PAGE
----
first time since the end of the Cold War. In early February, a Russian bomber
patrol buzzed a U.S.
carrier battle group in the Pacific--violating Japanese airspace in the
process. During April's NATO summit, Putin reportedly threw a temper tantrum
and threatened that he would cause Ukraine to "cease to exist as
a state" should the former Soviet republic attempt to join NATO. Russia's Kommersant newspaper, quoting a
diplomat who witnessed the spectacle, reported that Putin threatened to
encourage the secession of the Black Sea peninsula
of Crimea and eastern Ukraine, areas
where the population are pro-Moscow.
The story is easy to believe because Putin threatened far worse earlier in
the year. In a joint press conference with Ukrainian president Viktor
Yushchenko in February, Putin threatened his neighbor with nuclear annihilation
if it allowed NATO to establish bases there. "It is frightening not only
to talk about this, but even to think that, in response to such [NATO]
deployments ... and one can't theoretically exclude these deployments, Russia would have to point its warheads at Ukraine,"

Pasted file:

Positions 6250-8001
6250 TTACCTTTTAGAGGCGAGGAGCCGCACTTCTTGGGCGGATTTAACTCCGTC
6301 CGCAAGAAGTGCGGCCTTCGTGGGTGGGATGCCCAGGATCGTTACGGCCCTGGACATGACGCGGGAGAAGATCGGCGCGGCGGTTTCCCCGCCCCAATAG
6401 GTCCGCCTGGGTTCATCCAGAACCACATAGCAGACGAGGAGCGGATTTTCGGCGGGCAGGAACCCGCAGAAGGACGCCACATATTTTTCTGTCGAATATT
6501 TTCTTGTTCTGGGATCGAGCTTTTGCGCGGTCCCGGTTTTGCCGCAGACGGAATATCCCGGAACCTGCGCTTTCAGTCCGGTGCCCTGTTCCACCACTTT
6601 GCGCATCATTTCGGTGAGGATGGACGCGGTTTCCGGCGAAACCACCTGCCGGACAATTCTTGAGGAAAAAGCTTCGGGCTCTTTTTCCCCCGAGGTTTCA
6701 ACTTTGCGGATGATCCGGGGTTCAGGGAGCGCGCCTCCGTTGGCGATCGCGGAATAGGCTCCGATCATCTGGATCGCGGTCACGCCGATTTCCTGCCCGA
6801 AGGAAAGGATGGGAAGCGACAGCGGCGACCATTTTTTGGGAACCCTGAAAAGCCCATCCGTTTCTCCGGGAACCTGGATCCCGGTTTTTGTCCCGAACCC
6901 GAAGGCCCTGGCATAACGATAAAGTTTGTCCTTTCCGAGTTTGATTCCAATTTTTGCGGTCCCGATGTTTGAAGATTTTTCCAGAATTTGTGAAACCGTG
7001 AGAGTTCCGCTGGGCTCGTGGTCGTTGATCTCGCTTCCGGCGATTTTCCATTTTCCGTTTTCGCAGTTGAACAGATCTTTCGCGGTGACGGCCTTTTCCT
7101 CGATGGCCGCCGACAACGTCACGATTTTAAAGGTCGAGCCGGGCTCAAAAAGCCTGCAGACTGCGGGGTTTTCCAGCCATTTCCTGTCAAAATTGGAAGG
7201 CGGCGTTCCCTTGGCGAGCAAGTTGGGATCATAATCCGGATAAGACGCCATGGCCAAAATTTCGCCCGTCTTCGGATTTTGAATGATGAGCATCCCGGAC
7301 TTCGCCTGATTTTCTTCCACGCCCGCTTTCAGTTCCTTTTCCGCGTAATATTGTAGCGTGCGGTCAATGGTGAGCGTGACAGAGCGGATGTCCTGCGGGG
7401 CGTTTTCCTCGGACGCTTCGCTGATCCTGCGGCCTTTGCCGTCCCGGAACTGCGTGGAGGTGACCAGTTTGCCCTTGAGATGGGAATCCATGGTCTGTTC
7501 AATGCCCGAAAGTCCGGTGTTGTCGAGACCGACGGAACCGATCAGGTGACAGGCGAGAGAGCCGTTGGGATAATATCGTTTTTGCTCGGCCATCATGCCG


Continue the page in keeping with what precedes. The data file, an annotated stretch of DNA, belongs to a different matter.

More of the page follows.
But for all of the bluster, Russia's
military hardware is aging and decaying before our eyes, whether it is chugging
through Red Square or flying at 2,000 feet above a U.S. carrier's flight deck. Defense
attachés and intelligence officers assigned to Moscow used to live for these military
parades, which sometimes gave them a chance for a first glimpse of some new
weapon system. But there was certainly nothing to get excited about in the
"If they wish to take out their old equipment and take
it for a spin, and check it out, they're more than welcome to do so," said
Pentagon spokesman Geoff Morrell at a press conference. Russian military
observers were even more dismissive. "Our armed forces today are merely a
bad copy of the Soviet Army," said retired General Vladimir Dvorkin in an